Three-time Olympic bronze medallist Kelly Sotherton has backed Birmingham to launch a bid for a future World Athletics Championships as the city prepares for the 2022 Commonwealth Games.
Sotherton claims the Alexander Stadium, which is currently undergoing a £72.4million ($97.9 million/€80.3 million) revamp ahead of Birmingham 2022 is the "home of athletics" and has the potential to host major events.
Brigid Jones, deputy leader of Birmingham City Council, also did not rule out the possibility of trying to secure the hosting rights for a World Championships once the city has staged the Commonwealth Games in two years’ time.
The Alexander Stadium held its first Diamond League meeting in 2011 and has hosted the British Grand Prix ever since.
Birmingham has previously staged the World Athletics Indoor Championships in 2003 and 2018 at the National Indoor Arena (NIA).
But London is the only city in the United Kingdom that has played host to World Athletics’ flagship outdoor event in 2017.
With Birmingham now poised to stage the Commonwealth Games for the first time, Sotherton is hopeful of seeing a World Championships held in the city.
"Birmingham has always hosted championships really well," said Sotherton, who is Team England's track and field team leader for Birmingham 2022.
"We always hold really good indoor championships when it is at the NIA, so why not (the World Championships)?
"It’s probably part of the future and the legacy.
"It’s what we would want to do in the future.
"Obviously that is up to the powers-that-be, the Government, UK Sport, other governing bodies and the city council.
"If you have got a facility that is world class and it has held world class events then the future has no limits.
"It will be there, ready to go.
"I would like to think that we would one day bid for something big so why not?
"If you have got the facility, then let’s use it to the best of its ability.
"It’s only a positive thing."
Sotherton came through the ranks at Birchfield Harriers, which is based at the Alexander Stadium, before going on to win gold in heptathlon at the 2006 Commonwealth Games.
The 44-year-old has also won two bronze medals in heptathlon and another in the 4x400 metres relay at the Olympic Games.
"I already think Birmingham is the home of athletics because of the great tradition it has there," said Sotherton.
"England Athletics and UK Athletics are both based there.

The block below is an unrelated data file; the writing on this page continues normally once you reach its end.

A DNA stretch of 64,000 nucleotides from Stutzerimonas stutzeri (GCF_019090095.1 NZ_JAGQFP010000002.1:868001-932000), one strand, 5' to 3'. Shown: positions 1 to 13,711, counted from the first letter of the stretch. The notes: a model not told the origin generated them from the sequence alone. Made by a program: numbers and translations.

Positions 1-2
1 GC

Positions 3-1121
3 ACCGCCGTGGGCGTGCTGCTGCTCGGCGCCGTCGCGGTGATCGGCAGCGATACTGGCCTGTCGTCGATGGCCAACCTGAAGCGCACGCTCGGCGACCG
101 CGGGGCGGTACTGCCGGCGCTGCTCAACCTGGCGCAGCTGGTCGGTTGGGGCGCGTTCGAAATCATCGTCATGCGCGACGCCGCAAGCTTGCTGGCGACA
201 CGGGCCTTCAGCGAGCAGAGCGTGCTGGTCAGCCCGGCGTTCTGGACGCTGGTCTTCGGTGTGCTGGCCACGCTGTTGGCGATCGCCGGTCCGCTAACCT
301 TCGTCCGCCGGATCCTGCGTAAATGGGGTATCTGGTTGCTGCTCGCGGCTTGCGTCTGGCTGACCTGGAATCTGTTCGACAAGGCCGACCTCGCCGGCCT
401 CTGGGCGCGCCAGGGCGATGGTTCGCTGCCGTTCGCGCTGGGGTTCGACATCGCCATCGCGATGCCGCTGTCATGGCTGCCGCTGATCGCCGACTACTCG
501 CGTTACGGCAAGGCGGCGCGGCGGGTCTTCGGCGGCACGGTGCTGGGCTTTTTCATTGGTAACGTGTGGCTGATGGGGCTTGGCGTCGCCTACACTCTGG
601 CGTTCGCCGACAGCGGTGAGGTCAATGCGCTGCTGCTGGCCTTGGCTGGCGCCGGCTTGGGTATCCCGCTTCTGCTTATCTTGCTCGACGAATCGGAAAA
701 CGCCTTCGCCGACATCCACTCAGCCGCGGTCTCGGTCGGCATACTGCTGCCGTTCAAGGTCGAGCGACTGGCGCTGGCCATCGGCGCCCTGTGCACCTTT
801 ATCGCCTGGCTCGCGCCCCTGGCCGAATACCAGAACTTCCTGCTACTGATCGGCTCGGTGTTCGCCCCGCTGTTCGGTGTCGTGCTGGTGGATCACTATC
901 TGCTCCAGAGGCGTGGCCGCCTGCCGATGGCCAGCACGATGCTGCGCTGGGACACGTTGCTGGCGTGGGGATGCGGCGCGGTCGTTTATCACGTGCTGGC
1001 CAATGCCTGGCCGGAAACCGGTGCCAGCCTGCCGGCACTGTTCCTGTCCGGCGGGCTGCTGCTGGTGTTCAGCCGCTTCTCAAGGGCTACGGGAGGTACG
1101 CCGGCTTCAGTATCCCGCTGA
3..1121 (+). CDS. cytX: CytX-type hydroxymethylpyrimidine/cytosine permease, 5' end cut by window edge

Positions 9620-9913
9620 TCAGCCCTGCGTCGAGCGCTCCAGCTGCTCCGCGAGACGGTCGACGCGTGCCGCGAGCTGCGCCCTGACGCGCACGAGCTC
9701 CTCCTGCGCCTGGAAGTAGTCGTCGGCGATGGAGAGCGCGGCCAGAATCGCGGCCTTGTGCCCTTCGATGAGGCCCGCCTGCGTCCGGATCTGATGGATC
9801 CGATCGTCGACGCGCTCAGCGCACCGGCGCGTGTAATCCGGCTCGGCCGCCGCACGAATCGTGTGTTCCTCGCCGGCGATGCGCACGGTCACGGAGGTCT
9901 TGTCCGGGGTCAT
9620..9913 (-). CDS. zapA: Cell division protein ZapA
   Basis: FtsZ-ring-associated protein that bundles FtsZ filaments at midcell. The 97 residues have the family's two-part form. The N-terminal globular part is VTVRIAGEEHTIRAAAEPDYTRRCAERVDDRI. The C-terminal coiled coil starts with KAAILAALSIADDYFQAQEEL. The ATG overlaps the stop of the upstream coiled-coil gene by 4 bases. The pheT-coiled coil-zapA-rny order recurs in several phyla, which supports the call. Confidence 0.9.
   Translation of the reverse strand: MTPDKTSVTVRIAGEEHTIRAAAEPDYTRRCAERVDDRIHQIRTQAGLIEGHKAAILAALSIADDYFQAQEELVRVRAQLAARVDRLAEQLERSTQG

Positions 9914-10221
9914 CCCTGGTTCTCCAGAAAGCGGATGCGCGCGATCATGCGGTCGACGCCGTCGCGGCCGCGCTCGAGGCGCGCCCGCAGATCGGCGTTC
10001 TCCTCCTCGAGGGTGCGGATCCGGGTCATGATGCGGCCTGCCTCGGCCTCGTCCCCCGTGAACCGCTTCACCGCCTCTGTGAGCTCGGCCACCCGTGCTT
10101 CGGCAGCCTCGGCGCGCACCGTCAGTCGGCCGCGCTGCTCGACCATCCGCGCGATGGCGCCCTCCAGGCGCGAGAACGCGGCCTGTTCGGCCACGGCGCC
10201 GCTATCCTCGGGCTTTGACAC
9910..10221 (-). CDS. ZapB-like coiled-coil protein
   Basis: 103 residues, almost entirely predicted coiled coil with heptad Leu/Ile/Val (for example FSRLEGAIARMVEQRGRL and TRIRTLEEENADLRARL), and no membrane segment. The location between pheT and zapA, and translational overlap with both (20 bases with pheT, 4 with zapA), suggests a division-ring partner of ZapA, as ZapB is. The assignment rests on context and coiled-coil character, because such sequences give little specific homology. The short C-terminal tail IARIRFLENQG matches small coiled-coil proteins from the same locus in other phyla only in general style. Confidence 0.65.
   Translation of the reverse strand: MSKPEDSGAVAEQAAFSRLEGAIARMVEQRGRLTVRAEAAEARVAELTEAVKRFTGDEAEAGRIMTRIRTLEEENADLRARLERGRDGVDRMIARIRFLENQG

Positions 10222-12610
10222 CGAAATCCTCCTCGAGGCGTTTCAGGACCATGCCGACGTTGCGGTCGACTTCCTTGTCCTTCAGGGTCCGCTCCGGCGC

"I think we have just loaned (that tag) to London but now we have a standalone athletics stadium so hopefully we can feature big events.
"So it is already the home of athletics to me and many other people because what’s where the national championships are generally held."
The City Council's direct contribution to Birmingham 2022 remains at £184 million ($248 million/€203 million), around 25 per cent of the total cost of the event.
Of that sum, £27.4million ($37 million/€30.4 million) is going towards the redevelopment of the Alexander Stadium which is set to host the Opening and Closing Ceremonies as well as the track and field competitions at Birmingham 2022.
Asked whether the City Council would consider bidding for a World Championships after the Commonwealth Games, councillor Jones said: "We would absolutely love to host future events in this city.
"We have got the infrastructure going in place and by 2022 we would have proved that we can do it.
"As Kelly has said we have got a legacy already of hosting world class sporting events in the city so we will absolutely be looking at what we could best use those facilities for in the future."
Once the revamp is complete, the permanent seating at the Alexander Stadium is expected to increase from 12,700 to 18,000.
"In terms of future usage watch this space," added Jones.
"There is a lot of really exciting potential for that stadium.
"We know it is going to be world class and able to host those major events in the future so we hope to make some announcements at some point in the run up to the Games."